But despite these higher payments, contractors appear instead to have prioritised those who were more “job ready”.

Steve Harry, an employment adviser and a board member of Disability Cornwall, who has 15 years’ experience of helping disabled people into work, said he was not surprised by the conclusions of the two reports.

He said he believed the Work Programme was doomed to fail disabled people and other job-seekers.

Harry said the payment-by-results model meant providers focused on how cheaply they could deliver support and “getting results and getting job outcomes as quickly as possible”.

He said: “The Work Programme does an awful lot if what you need is a CV and how to apply for jobs. If you need more than that it doesn’t really meet your needs.”

He added: “It is not really a serious attempt to help people with significant disabilities back into work.”

A spokesman for the Employment Related Services Association (ERSA), the trade body for the welfare-to-work industry, said: “The industry does accept that the performance [in finding work] for people on ESA is behind par and more must be done to help these job-seekers find sustainable employment.”
Government picks Tory MP to chair care watchdog

The government is set to appoint a former Conservative party boss and MP to chair the social care and health watchdog.

The Department of Health (DH) said today that David Prior was the government’s “preferred candidate” to chair the Care Quality Commission (CQC), following what it said was an “open and rigorous recruitment exercise”.

Prior, a barrister who spent 10 years in the steel industry and also worked for Lehman Brothers – the US investment bank which collapsed in 2008 and is often blamed for triggering the global financial crisis – currently chairs Norfolk and Norwich University Hospitals NHS Foundation Trust.

He served one term as MP for Norfolk North, before losing his seat at the 2001 general election to the Liberal Democrat Norman Lamb, now the care services minister.

Prior was also deputy chairman and chief executive of the Conservative Party between 1999 and 2005.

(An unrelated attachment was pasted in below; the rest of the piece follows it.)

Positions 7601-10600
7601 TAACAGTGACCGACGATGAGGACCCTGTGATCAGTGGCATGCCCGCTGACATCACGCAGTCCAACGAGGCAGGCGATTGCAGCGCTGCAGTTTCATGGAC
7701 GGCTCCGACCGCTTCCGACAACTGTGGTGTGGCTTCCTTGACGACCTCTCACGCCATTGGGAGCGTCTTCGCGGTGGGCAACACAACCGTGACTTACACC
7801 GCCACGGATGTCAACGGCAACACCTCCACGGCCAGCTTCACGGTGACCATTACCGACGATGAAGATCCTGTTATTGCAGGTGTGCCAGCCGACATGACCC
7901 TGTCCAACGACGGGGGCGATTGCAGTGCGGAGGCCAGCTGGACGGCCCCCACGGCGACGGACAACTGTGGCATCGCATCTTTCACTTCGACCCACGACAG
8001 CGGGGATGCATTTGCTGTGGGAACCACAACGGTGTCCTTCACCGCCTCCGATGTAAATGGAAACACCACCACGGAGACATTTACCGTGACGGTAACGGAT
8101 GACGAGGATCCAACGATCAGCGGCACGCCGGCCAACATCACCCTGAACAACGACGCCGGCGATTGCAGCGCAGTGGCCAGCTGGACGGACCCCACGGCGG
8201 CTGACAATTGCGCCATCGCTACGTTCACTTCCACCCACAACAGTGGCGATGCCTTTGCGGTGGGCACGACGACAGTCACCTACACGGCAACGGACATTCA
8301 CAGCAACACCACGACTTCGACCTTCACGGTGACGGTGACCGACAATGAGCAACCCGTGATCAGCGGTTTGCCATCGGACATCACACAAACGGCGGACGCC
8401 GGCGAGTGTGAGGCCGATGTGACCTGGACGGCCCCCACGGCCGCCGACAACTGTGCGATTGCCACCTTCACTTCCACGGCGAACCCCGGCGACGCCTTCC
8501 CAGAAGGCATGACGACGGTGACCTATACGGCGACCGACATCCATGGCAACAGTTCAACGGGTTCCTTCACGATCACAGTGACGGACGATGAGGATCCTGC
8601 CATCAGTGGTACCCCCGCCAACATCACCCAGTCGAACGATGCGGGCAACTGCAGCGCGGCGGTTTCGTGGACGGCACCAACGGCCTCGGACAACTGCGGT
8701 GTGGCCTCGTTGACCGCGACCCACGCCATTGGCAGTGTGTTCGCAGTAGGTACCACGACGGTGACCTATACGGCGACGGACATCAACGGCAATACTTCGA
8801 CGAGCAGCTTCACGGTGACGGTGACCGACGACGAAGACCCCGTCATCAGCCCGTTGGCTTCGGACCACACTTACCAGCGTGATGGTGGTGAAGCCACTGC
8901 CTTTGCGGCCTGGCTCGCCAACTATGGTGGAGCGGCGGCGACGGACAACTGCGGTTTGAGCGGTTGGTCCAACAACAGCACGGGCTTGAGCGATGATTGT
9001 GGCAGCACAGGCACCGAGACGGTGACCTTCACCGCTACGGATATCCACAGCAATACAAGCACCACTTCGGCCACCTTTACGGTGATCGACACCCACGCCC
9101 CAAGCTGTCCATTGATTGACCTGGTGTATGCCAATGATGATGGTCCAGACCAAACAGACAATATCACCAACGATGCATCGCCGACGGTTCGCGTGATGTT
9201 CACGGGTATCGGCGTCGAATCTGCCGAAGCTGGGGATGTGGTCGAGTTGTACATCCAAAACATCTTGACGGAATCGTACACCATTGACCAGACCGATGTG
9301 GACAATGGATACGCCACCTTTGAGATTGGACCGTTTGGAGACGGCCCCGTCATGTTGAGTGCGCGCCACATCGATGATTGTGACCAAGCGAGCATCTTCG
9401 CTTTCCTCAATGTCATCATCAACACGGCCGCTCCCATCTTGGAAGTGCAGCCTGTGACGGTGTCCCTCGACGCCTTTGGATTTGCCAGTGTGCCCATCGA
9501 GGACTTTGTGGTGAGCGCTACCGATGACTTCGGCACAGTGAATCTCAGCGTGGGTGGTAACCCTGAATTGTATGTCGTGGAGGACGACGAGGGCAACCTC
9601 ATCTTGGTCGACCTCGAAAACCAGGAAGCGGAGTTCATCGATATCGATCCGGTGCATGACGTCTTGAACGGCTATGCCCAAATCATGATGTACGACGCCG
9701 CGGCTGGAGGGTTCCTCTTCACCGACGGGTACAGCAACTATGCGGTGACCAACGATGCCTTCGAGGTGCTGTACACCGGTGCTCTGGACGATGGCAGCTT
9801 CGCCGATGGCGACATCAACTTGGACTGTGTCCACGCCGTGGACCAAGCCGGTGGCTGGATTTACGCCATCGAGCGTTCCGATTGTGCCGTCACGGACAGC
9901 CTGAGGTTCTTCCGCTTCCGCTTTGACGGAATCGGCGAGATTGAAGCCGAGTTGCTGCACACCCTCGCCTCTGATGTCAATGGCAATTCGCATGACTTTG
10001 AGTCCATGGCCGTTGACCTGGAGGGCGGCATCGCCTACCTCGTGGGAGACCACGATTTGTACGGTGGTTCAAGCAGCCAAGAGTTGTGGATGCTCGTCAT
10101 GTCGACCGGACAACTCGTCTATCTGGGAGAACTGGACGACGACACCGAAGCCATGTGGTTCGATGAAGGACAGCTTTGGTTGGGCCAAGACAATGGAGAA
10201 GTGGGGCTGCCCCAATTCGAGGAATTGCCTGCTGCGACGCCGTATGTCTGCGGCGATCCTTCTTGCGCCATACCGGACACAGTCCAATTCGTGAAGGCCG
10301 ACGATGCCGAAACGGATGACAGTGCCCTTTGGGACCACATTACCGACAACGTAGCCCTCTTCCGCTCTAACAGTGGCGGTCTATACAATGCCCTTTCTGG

If his appointment is approved by health secretary Jeremy Hunt, following next week’s “scrutiny hearing” by the Commons health select committee, Prior will replace Dame Jo Williams, who faced heavy criticism for her performance as CQC chair during her two years in the post.

Sue Bott, director of development for Disability Rights UK, said: “What is important for the CQC is that it is there for people who use services and in recent times there have been some problems around that.”

But she said there was nothing in Prior’s background to suggest that “he comes with any understanding of that issue”.

She added: “I feel worried about that because it has always been our criticism that service-users are not adequately represented on the CQC board.”

The Department of Health declined to comment on whether it was appropriate to appoint a former Conservative MP and chief executive of the party to chair the CQC.

A DH spokeswoman said: “There isn’t anything additional we can say at this stage because it is not the right time in the process.”
Phone app could ‘revolutionise’ mobility assistance

A new mobile phone app could be set to revolutionise the provision of assistance for disabled people across the transport, travel, leisure and retail industries.

The assist-Mi app is the brainchild of disabled entrepreneur Gary McFarlane, who describes it as “the first real-time mobility assistance app”.

The product has already struck a chord with major UK and international businesses, with one Asian airport operator hoping to use the app to provide a better service for its 75 million customers. The hope is to launch the app at an airport next spring.

As well as airports, airlines, rail and parking operators, local authorities and global service-providers have all shown “significant interest” in assist-Mi.